Barely into the new year, Europe’s sovereign debt crisis has moved back to the front burner. Sensing the time was right to ride to Europe’s rescue, China has publicly come out in support of the euro and is rumored to be considering making sizable purchases of Portuguese and Spanish debt. The symbolism of Beijing buying up European sovereign debt may be more important than the amount it actually purchases. To date, the total China has bought or has suggested it might buy is a small fraction of the outstanding obligations of Europe’s most indebted economies.
What that means is that China is ready and willing to ante up some badly needed capital to Europe’s near-broke periphery, a move that would not only serve China’s own interests by keeping Europe, a key export market for Chinese companies, afloat, but also enhance the nation’s standing as a responsible stakeholder in the global economy. So, for China, the global financial crisis of 2008 is the gift that keeps on giving.
For the rest of the world, it was a gift that came at the right time. By dramatically boosting lending and state spending, China provided badly needed ballast to a global economy staggered by one of the worse financial crises of the past century. Minus Chinese demand for copper, oil and other commodities, as well as demand for finished goods like automobiles, cell phones, and computers, 2010 would have been a much tougher year for the world’s commodity producers and for a host of western multinationals that have come to rely on China for earnings growth.
This year, absent China’s financial presence in debt-wracked Europe, the continent’s simmering debt crisis could very well morph into something far more insidious—a protracted recession in the eurozone, for instance, accompanied by rising social and political instability.
This scenario is not likely to happen if China’s words of support are backed by significant debt purchases by Beijing. But that financial lifeline to Europe will come with a cost.
While China still finds the West—especially the United States and Europe—a relatively attractive place to invest its excess savings, China’s investing mandarins are keen on diversifying their Western holdings. Starkly put, China wants to buy Western plants, not Western paper. Beijing’s preference is for companies rather than coupons.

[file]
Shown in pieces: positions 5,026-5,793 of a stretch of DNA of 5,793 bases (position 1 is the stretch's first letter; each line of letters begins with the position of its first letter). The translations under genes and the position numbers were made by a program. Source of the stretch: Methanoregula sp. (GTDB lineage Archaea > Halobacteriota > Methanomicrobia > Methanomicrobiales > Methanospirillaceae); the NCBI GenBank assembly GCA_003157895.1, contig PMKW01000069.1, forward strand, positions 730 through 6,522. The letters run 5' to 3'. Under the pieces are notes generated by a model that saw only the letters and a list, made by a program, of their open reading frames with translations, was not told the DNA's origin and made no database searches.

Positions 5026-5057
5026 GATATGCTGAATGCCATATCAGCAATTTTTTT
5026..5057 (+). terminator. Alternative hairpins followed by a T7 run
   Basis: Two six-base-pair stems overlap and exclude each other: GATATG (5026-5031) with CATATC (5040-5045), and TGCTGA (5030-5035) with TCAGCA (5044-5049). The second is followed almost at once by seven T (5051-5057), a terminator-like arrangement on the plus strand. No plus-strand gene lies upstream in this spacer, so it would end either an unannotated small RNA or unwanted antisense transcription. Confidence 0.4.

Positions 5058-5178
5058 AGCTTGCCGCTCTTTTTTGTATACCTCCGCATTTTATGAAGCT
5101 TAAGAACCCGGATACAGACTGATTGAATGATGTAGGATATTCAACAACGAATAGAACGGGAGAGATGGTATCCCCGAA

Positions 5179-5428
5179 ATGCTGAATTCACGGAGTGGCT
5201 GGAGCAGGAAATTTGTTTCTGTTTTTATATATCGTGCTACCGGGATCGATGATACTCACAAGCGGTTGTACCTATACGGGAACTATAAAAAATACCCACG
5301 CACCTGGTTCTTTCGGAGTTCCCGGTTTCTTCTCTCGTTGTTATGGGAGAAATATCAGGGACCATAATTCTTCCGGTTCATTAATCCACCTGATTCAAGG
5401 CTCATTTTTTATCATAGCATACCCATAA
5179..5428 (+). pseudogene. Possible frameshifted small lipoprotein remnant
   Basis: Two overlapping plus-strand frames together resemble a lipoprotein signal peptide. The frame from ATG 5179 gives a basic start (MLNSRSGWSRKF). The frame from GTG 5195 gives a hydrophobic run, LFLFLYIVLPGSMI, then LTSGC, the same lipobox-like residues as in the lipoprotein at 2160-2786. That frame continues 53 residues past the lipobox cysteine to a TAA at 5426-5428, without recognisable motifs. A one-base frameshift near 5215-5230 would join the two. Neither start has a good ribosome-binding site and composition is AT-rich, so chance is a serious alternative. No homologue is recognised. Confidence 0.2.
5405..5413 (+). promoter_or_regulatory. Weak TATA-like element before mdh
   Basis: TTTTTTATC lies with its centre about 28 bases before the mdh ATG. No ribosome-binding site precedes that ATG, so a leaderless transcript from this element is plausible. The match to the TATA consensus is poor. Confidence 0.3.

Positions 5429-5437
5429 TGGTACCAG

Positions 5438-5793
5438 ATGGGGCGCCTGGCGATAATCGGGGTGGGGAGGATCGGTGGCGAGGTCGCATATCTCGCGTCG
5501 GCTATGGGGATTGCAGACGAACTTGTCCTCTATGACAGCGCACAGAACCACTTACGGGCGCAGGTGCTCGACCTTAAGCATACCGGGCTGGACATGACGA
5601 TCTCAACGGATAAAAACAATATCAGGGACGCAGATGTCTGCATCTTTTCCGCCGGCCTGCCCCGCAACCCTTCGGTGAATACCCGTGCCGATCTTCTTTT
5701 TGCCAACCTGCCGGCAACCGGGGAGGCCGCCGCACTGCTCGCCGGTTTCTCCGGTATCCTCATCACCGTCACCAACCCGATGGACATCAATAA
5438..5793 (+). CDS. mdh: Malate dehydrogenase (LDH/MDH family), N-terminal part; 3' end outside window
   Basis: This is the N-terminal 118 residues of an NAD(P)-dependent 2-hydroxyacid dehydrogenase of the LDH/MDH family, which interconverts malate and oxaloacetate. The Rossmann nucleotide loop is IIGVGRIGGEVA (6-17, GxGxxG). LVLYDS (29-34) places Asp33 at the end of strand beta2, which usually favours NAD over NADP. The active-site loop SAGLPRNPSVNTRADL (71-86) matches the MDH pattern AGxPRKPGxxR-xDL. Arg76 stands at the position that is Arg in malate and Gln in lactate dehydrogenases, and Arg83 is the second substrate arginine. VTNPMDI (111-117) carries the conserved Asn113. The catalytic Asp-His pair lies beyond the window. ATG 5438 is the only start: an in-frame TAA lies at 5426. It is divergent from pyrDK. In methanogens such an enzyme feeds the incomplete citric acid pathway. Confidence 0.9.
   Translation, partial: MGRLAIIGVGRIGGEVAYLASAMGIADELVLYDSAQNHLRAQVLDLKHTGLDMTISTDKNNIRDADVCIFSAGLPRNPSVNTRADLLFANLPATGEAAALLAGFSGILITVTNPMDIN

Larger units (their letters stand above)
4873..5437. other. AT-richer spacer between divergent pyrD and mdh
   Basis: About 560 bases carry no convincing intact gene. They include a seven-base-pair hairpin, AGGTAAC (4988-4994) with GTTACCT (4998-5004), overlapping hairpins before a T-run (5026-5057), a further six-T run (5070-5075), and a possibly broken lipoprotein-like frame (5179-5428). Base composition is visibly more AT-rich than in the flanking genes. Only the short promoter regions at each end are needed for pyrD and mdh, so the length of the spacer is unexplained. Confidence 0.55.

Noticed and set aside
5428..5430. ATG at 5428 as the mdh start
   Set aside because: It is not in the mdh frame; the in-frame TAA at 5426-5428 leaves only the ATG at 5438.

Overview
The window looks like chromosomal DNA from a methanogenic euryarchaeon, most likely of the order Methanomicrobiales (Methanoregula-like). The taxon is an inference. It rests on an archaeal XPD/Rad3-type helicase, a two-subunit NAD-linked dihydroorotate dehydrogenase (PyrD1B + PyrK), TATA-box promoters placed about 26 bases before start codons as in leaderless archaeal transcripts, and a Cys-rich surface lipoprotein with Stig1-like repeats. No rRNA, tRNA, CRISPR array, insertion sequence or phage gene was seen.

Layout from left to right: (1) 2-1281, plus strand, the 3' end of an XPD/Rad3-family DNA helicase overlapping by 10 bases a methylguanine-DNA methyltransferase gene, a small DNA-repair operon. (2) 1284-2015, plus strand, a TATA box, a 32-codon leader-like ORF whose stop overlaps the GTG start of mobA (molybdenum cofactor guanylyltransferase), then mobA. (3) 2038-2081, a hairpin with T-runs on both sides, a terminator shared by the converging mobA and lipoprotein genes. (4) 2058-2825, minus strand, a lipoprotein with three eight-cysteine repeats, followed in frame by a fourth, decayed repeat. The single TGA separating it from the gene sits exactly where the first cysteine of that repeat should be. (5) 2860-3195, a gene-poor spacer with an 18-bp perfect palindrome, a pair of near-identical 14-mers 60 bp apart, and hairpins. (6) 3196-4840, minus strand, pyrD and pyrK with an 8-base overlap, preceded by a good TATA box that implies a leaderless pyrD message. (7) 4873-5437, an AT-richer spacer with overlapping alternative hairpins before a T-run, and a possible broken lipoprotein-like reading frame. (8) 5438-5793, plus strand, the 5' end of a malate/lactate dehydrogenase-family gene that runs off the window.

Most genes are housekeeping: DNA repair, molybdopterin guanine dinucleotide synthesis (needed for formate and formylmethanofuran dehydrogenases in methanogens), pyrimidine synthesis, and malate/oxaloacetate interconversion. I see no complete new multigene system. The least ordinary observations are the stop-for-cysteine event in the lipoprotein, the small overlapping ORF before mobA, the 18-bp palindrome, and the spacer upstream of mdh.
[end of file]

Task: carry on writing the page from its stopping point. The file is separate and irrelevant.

This tilt in investment bias, however, has not and will not go down very well with the United States and Europe, who have been all too happy to see Beijing gorge itself on their sovereign debt. Chinese buyers of U.S. and European firms is a much harder idea to swallow. To the latter point, earlier this month, a Chinese firm dropped a $1.3 billion bid for a Dutch cable wire company after the EU’s Industry Commissioner expressed hostility toward the planned takeover. The Chinese firm ultimately backed down.
Both Europe and the United States should expect China to become more aggressive and adamant about sealing deals in the West. Beijing wants to not only diversify its foreign investments, but also to level the competitive playing field between Chinese firms and their American and European counterparts. While China enjoys a trade advantage over the transatlantic partnership in world markets, Europe and America enjoy a massive investment advantage over China.
It increasingly irks Beijing that America’s foreign direct investment stock in China, some $49 billion, is more than 20 times larger than China’s investment presence in the United States ($2.3 billion in 2009). The EU’s investment position in the China, meanwhile, was 10 times larger than China’s in the EU in 2009, with total EU investment of $81 billion in China versus the Chinese investment stock of $8.1 billion in Europe. Beijing would like to correct this lopsided advantage but cannot if Europe and the United States continue to torpedo potential Chinese mergers and acquisitions.
Large Chinese firms want to go global, which means they want direct access to the markets of the United States and Europe, a strategy that entails less trade and more foreign investment. And like Japanese firms in the 1980s, Chinese firms, fearing rising trade barriers in the West, hope to jump or skirt these barriers by investing directly in the West. However, Chinese investors are hardly getting the warm and fuzzy feeling from the United States and Europe. Hence, prevented from expanding its corporate presence in the transatlantic economy, is it any wonder China has become more hostile and less welcoming to U.S. and European investment in China?
In the end, the debt-laden United States and Europe need to wake up to the new reality before them: China will only remain a trusted source of portfolio inflows (buying Western debt) on the condition that its corporations are able to expand their foreign direct investment position in Europe and the United States. That means they have to be allowed to buy and acquire companies in the United States and Europe. Minus this alternative, China might just think about leaving the West financially high and dry.